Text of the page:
amplifyHERscience has also worked with Barbara Ehrlich, a professor of pharmacology at the Yale School of Medicine focused on calcium’s function as a signalling molecule. Ehrlich founded a company, Osmol Therapeutics, based on her creation of a drug that she believes will prevent chemotherapy-induced peripheral neuropathy, which is nerve damage caused by cancer treatment.
According to Ehrlich, the drug is ready for clinical trials, and she is working with OCR to raise the funds necessary to begin that process.
“It’s very different to present to potential investors than it is to present your work to other scientists,” Ehrlich said.
She added that OCR hired a presentation coach to help her tailor her presentation to a business-oriented audience.
Grassie said she and her partners at amplifyHERscience want to train women to consider the impact of their research from the outset.
“Commercializing your science and taking it to a broader audience is not about the quality of the science,” Grassie said. “It’s about whether it works as a technology.”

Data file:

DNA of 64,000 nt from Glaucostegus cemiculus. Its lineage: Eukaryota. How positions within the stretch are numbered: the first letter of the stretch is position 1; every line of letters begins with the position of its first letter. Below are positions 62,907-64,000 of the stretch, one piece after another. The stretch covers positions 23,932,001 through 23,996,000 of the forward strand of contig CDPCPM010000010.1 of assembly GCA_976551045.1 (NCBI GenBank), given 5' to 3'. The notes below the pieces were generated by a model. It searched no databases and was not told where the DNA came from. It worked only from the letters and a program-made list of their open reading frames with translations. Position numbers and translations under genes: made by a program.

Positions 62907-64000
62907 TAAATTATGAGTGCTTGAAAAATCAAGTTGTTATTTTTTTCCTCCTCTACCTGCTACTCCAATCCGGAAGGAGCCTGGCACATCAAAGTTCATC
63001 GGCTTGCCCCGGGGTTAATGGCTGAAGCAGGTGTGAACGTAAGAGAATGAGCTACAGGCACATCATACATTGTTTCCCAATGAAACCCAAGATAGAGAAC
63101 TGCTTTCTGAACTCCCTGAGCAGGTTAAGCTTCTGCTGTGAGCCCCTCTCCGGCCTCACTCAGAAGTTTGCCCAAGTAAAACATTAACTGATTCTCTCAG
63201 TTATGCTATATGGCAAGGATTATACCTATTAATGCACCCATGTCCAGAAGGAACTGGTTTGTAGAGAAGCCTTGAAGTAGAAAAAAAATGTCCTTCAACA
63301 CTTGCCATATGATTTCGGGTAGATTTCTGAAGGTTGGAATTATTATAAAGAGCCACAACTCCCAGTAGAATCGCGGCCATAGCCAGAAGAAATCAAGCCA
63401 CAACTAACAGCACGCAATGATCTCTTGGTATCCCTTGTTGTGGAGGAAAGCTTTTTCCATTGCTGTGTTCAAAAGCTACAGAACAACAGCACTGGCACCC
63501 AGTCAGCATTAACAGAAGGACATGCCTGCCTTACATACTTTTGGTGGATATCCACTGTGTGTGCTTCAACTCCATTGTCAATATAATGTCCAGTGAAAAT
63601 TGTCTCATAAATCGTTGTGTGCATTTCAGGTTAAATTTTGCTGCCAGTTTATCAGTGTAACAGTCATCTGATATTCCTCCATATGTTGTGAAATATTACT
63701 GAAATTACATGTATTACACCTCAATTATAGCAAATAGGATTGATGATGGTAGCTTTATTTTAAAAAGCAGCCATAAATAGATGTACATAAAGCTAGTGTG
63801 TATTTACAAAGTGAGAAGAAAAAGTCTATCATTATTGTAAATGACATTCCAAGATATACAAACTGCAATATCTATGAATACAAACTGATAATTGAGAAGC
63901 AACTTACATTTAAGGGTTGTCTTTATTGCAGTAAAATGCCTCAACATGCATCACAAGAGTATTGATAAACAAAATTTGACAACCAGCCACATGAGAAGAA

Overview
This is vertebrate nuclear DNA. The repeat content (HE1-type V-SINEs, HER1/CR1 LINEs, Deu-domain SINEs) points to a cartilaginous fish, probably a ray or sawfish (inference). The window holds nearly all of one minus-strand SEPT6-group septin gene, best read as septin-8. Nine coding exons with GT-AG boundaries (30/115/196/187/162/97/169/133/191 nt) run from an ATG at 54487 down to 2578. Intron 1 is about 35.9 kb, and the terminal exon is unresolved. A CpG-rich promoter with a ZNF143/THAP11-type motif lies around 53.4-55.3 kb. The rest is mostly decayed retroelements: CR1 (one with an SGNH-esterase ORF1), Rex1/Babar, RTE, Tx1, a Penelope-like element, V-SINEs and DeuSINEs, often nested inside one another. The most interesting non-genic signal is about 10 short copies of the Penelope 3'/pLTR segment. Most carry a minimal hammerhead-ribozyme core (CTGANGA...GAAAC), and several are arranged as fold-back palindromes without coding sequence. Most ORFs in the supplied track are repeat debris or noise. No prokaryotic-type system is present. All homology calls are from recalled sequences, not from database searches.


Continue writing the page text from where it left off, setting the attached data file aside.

According to Ehrlich, initiatives like amplifyHERscience are important because they teach women business thinking and provide representation that proves that women too can be entrepreneurs. She said that as a teacher, she hopes to serve as a mentor for her students, to bolster their voices and to help them optimize Yale’s resources.
The founders of amplifyHERscience echoed this sentiment. According to Grassie, “paying it forward” to other women is a foundational part of the initiative.
Wyllie noticed that goal in her work with Kadiri.
“Having someone there to support us [women], and to give us that strength, I think it’s vital for getting our work out there but also learning how to do this for ourselves and also for others as well, at a later time,” Wyllie said.
According to McQueen, amplifyHERscience delineates itself from the rest of OCR by focusing specifically on women. As communications director, McQueen takes a “grassroots, personal” approach to outreach, relying on existing relationships and referrals in order to expand the initiative’s influence. She also tailors her rhetoric to women, emphasizing communal impact over commercialization and offering additional encouragement, which she believes is responsible for the group’s success.